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Checkpoint 1.1

From: Jason White <jasonw@ariel.ucs.unimelb.edu.au>
Date: Sat, 28 Oct 2000 14:49:19 +1100 (EST)
To: Web Content Accessibility Guidelines <w3c-wai-gl@w3.org>
Message-ID: <Pine.SOL.4.10.10010281409240.18980-100000@ariel.ucs.unimelb.edu.au>
Pursuant to an action item which I accepted two weeks ago, here is an
attempt to rewrite checkpoint 1.1 (for the sake of clarity, some HTML
markup is used in the following proposal):

<dt>1.1 Ensure that all content can be presented as text. To achieve this,
provide a text equivalent for every auditory, graphical or multimedia
presentation which serves to convey meaningful information in the context
of a document or user interface.
<dd>Note that purely decorative or stylistic sounds and images are
excluded from the above requirement. The purpose of a text equivalent is
to provide a meaningful substitute for the auditory or graphical
presentation in circumstances where the latter is inaccessible to the
user. Thus, a well written text equivalent has the following
characteristics:
<ol>
<li>So far as possible, it communicates the same meaning or information,
in its context, as the auditory, graphical or multimedia presentation.
<li>It does not describe the auditory or graphical presentation, except
where such a description would best express the author's intended meaning.
<li>It is written in clear and concise language.
</ol>

[end of proposal]

The above text strives to address the following concerns:

1. It removes the term "rendered" in favour of (what is, on hopes, the
clearer and more consistently used word "presented") from the statement of
the requirement. (Concern raised by Kynn at the face to face meeting).

2. It removes the expression "every component" from the statement of the
requirement, which discussion at the face to face meeting showed was
ambiguous (it could be interpreted as meaning, for example, that a text
equivalent would need to be provided for every frame of a movie--clearly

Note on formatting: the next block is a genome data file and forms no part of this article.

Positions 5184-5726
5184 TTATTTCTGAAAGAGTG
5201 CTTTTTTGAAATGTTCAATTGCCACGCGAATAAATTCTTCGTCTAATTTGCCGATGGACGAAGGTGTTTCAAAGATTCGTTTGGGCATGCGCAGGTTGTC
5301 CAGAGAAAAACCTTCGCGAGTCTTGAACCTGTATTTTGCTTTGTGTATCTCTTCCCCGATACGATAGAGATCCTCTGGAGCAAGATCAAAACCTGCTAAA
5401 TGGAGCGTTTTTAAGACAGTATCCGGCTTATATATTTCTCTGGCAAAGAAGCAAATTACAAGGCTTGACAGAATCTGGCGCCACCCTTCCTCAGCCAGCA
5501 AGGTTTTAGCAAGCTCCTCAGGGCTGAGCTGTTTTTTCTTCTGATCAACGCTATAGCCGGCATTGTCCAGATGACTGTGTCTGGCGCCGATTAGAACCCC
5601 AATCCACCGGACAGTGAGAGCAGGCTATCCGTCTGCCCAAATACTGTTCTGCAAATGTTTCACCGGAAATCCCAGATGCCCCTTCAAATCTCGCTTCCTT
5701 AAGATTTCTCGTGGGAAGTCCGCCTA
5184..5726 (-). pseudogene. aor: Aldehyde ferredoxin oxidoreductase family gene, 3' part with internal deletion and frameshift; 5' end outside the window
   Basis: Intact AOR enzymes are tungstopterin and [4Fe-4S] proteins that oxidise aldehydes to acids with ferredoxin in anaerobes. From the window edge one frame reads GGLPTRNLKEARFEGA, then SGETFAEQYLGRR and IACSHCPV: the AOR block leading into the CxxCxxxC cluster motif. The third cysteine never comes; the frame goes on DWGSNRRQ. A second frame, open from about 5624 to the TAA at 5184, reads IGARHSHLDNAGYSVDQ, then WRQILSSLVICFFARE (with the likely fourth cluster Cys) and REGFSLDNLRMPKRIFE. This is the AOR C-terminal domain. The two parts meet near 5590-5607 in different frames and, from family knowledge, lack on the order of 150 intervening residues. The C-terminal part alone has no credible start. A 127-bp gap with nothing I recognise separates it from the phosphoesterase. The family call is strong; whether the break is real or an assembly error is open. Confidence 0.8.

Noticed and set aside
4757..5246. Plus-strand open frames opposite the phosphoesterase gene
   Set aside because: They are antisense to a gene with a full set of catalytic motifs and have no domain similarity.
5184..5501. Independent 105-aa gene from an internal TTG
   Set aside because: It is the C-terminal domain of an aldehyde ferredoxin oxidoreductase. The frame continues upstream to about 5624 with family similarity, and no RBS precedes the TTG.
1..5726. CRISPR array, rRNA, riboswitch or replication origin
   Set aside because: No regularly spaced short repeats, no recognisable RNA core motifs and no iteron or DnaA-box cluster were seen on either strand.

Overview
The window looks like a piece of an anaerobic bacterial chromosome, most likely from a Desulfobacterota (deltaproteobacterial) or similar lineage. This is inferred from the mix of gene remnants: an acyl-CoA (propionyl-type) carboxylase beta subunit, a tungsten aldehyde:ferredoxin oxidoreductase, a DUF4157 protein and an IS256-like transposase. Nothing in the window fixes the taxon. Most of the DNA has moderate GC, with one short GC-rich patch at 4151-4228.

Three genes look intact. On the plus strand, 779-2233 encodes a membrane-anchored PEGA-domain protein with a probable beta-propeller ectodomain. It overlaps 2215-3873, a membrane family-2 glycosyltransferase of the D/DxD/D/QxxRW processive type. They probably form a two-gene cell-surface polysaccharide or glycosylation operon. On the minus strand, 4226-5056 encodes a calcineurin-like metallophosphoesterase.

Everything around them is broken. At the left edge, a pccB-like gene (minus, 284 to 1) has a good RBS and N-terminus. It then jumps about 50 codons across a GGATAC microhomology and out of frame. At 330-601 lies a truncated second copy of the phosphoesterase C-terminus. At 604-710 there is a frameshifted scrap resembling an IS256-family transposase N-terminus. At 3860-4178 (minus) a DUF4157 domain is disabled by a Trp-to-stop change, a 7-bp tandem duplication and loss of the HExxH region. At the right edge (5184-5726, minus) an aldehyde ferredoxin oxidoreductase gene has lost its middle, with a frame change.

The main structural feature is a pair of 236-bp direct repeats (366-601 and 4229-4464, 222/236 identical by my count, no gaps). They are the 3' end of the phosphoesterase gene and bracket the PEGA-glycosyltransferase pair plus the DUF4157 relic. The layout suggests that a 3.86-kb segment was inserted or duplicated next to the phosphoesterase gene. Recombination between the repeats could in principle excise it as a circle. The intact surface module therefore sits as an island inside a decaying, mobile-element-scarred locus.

an absurd result).

3. It removes the "functional" terminology (conveying "the same function"
as the auditory or graphical presentation) by substituting a clearer
description of what constitutes a well written text equivalent (concern
raised at the face to face meeting and elsewhere--originally by Lisa?)

4. It divides the explanation of what authors should bear in mind when
writing text equivalents, into a list of separate items, instead of
presenting it as a single paragraph (in response to a concern raised by
Lisa in teleconferences and at the face to face meeting).

5. It removes the requirement of a "standard character set", which is best
dealt with under the heading of compatibility with user agents and
assistive technologies (guideline 6), as a technique relevant to formats
that permit, for example, font-specific character encodings (e.g., PDF)
(concern raised by Kynn at the face to face meeting).

There are some concerns regarding checkpoint 1.1 which I may have
overlooked. If so, and if they are still applicable to the text proposed
above, please raise them as part of the discussion which will doubtless
ensue in due course.
Received on Friday, 27 October 2000 23:49:28 GMT

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